Back in 1986 GM introduced the factory security systems, also known as immobilizers. In doing so, they were planting an expensive time-bomb in each and every one of the affected vehicles. Given the impact of those systems in the years since the systems were introduced, it’s not really clear whether the intention was really to provide additional security, or to generate a new revenue stream for GM parts manufacturers and dealerships.
GM PASSKey goes by many names
Over the years, GM has come up with a number of catchy names for these systems:
- Vehicle Anti-Theft System (VATS)
- Personal Anti-theft Security System (PASSkey). To be precise, PASSkey I, PASSkey II, and – count them – PASSkey III.
- PASSlock. After all, what good is a key without a lock?
The disabling effect of GM PASSkey Systems
In spite of the efforts to make the systems, generally known in the industry as PASSkey Systems, sound effective and ever more advanced, they are really all pretty much the same.
It doesn’t really matter if the vehicle’s PASSkey System is controlled by a resistor in the key, by the Theft Deterrent Module (TDM), or by the Body Control Module (BDM).
One of the key attributes that all the GM PASSkey Security Systems share is that they systematically end up immobilizing cars, alright, making it impossible for their owners to start them!
Yes, the many versions may all look different, but they are all based on the same simple idea – so simple, in fact, that you could argue it’s not a suitable foundation for building a true security system.
Most importantly, they all end up immobilizing the host vehicle permanently once it’s about 7 years old. And in all cases, your friendly dealer will ask at least $1,000 to fix the problem – which will invariably strike again after a few more years.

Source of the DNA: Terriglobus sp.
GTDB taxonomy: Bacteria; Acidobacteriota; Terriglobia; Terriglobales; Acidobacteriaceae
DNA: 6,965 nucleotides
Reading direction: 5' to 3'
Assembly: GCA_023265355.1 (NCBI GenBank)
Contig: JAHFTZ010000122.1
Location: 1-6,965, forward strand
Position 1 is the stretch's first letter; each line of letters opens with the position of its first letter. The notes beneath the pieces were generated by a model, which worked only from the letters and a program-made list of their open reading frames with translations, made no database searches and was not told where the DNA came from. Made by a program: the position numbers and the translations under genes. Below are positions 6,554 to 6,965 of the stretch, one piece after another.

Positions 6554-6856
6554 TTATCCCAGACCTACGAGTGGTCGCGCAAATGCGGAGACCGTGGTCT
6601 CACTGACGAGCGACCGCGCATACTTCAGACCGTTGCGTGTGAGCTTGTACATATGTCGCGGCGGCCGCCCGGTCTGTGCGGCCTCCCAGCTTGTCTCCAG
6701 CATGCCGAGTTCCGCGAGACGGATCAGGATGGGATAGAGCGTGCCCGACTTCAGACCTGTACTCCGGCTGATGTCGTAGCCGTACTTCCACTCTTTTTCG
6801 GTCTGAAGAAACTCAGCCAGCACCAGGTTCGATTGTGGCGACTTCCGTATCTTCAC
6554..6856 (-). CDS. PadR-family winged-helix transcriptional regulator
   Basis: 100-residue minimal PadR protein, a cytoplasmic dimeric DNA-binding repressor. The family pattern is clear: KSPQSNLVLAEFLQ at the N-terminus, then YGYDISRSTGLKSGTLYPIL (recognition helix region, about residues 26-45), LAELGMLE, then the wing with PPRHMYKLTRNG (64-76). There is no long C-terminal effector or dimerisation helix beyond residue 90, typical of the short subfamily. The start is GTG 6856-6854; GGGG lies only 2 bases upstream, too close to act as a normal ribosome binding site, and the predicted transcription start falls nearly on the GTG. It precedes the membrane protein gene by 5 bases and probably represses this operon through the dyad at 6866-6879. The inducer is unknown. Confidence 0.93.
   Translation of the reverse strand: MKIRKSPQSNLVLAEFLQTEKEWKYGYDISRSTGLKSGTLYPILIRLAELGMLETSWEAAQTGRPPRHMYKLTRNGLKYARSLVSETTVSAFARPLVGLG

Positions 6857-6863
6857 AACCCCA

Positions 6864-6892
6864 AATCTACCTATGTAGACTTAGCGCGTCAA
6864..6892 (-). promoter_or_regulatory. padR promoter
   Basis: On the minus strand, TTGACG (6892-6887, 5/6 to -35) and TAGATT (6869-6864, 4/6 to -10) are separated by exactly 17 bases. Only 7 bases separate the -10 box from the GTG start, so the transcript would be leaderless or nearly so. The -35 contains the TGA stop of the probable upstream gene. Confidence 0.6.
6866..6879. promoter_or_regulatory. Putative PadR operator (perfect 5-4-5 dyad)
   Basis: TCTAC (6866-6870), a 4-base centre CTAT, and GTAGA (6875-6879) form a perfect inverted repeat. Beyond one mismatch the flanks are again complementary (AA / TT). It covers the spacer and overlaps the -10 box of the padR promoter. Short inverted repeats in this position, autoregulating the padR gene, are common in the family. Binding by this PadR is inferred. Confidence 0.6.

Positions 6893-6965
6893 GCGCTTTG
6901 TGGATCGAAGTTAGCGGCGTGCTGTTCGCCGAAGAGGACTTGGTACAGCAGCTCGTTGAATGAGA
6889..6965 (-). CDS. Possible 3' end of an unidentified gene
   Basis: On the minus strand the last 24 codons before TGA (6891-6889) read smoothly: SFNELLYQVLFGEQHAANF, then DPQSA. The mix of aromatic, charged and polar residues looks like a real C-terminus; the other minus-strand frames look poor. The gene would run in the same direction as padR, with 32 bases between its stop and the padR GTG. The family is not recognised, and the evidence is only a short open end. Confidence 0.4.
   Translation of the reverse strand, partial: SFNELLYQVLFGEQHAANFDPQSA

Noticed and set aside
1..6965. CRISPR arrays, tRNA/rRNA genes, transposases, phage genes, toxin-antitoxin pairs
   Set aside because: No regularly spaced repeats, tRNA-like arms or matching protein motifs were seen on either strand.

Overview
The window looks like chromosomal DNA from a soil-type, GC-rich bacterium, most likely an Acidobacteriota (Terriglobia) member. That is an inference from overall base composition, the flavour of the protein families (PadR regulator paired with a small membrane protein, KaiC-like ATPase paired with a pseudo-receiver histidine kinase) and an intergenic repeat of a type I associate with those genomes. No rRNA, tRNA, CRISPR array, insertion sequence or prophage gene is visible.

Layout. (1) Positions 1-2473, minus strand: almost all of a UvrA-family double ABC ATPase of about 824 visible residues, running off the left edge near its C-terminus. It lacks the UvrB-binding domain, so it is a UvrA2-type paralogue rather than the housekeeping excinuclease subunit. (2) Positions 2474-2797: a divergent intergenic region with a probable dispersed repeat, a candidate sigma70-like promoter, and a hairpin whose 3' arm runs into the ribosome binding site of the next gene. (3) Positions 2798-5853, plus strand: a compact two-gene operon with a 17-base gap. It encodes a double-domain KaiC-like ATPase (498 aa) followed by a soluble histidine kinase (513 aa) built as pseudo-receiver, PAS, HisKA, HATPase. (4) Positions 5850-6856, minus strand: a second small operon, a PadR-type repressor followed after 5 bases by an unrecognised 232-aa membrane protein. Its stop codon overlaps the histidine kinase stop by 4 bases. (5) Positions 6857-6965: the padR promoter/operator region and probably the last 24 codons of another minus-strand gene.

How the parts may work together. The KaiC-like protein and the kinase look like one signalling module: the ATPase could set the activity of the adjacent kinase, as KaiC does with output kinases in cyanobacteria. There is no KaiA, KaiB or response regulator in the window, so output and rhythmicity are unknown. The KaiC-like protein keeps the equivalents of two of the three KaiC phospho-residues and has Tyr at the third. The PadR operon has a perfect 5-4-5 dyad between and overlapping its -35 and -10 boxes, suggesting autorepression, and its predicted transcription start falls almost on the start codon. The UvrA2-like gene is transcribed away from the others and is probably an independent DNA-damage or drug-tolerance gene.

So why are affected owners reluctant to purchase an aftermarket solution through a small shop, at a much lower price? Possibly because these are “security” systems, and they can only get the care and reserve they deserve only from a GM dealership?
The more fortunate owners may think, my vehicle is worth much more than $1,000, and I really don’t know what’s going on, I just don’t want to take any risks, I might as well let the dealership handle this.
But wait a minute… what’s a car dealership’s core business? It’s not repairing obscure, crippling vehicle problems, at a reasonable price. It’s selling you a new vehicle, as often as humanly possible.
And even if your dealership were inclined to help you repair or replace the PASSkey Security System… well, what a coincidence, many of all those versions introduced over the years have been completely discontinued.
In the meantime, your car still won’t start, and that won’t change unless you have a way to disable or bypass the PASSkey System, and so far… you don’t. Nor do you have time to figure it out. And your time is money. Money on top of the taxpayer-funded bailout of GM in both the USA and Canada.
So what do you do end up doing? Maybe you junk the lame Chevy. Then you take out yet another loan to buy another one. That’s a perfectly happy ending to this story…. for the dealer, for GM, and for the bank.
Don’t get me wrong! What I hate is Passkey, not GM!
Look, don’t get me wrong. I love GM cars. Most of all, I love Buicks! I love the sound of the engine, the understated attitude, the size…. In fact, I love them so much, that I own two of them! You can even read about how I saved my ‘95 Buick LeSabre from the PASSkey trap. And I was recently lucky enough to get my hands on a rich gold 1970 Buick Electra in mint condition, no GM PASSkey Security System in that one, thank you very much!
An ounce of prevention….
Is worth a ton of cure. You remember that saying.
Remove the GM PASSkey “Security” System before it gets a chance to take out your vehicle. Seriously! If it’s more than 6 years old, and even (or especially) if it’s still starting every time, just do a full bypass of the PASSkey System, save yourself a great deal of money, time, and aggravation.
And if your vehicle has reached that age and is having trouble starting – trouble that cannot be traced to the usual suspects, like the battery or starter motor, get it done now, before it’s too late.